2. Regularly clean your living space
As much as you have to take care of her living space, you have to clean yours too. There are a bunch of allergens in your surrounding that can make your cat snort. Remove them and make sure you regularly clean the dust around the house.
When you’re cleaning your place, make sure your feline is outside having fun, or in the other room, until everything is back to normal. Also, don’t use cleaning products that have harmful chemicals since those may actually cause more trouble.
3. Give her a bath
Some breeds will eagerly jump into that tub when you fill it with water, but the majority won’t. It’s up to you to train your kitty from a young age and slowly make her feel comfortable in the water. Occasional baths may help with a lot of problems, including snorting.
4. Use wet wipes
If your furbaby truly hates water and there’s nothing you can do to force her in that bathtub, then wet wipes are a perfect choice for you. Whenever she goes out to explore the neighborhood, clean her with them before she enters the home.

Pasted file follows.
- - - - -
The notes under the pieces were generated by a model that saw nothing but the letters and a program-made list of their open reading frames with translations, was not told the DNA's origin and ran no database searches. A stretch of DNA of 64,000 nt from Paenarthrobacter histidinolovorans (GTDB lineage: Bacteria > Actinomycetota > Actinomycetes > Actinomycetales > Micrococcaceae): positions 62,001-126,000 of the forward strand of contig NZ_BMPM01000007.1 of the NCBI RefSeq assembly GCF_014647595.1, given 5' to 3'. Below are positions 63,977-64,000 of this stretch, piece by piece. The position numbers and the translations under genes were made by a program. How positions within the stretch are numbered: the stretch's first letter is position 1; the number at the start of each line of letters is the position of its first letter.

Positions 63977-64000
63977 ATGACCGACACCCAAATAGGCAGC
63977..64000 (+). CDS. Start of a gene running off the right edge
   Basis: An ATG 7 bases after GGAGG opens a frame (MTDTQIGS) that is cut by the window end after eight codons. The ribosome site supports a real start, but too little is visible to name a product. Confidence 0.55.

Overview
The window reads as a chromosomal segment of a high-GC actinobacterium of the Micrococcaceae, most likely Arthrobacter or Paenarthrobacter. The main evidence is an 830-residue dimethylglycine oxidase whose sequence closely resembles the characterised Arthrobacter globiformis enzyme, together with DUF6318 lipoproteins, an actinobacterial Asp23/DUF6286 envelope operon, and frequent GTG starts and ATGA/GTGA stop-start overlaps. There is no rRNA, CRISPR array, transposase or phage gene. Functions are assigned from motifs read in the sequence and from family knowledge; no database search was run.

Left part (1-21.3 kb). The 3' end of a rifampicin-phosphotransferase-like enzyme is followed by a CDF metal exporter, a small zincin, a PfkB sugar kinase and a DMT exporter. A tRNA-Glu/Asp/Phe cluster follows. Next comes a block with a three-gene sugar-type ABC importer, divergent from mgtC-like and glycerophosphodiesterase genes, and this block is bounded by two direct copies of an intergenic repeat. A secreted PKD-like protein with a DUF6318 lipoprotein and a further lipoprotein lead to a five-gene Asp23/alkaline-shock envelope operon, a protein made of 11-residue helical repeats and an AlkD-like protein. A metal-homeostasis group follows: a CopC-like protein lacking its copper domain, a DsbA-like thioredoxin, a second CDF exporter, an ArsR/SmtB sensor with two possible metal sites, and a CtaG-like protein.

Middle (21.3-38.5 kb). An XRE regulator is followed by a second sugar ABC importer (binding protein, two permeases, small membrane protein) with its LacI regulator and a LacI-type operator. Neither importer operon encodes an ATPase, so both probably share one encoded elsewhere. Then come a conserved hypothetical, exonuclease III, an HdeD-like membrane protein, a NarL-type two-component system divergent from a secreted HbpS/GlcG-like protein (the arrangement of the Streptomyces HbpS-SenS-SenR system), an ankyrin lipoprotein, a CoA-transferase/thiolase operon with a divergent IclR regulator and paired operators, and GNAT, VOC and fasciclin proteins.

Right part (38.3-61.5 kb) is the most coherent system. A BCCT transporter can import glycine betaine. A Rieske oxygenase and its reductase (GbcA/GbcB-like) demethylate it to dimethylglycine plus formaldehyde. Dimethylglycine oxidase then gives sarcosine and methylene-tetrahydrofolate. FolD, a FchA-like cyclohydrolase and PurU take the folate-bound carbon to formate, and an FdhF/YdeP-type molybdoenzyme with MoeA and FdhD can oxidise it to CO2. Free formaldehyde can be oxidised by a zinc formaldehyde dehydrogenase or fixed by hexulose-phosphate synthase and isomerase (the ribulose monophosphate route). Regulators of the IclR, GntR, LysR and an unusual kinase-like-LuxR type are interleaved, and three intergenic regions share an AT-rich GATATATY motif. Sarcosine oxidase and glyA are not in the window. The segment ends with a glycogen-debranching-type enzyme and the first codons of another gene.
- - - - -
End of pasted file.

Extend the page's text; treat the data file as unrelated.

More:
This way, you’ll help her in keeping her fur coat clean. You’ll take off possible allergens, and even create a safer environment for people who are allergic to cats. Perfect, isn’t it?
5. Steam nebulization
Have you heard about the term “steam nebulization”? That’s a technique that will help with your cat’s snorting. What am I talking about? Do you know how steam helps you unclog your nose when it’s stuffed? This is exactly what you’ll do for your cat!
Open up hot water in your bath, and close all doors and windows so she can’t run out. No, silly, you won’t put her in there. You’ll keep her close to you for comfort and let her breathe that humid air.
Try massaging her chest so the sinus congestion can leave her respiratory system. This will help her to start breathing normally. Don’t be surprised if she starts coughing, it’s a typical part of a coupage (this massaging technique that helps clear secretion from the lungs).
Sneezing, snorting, and snoring: What is the difference?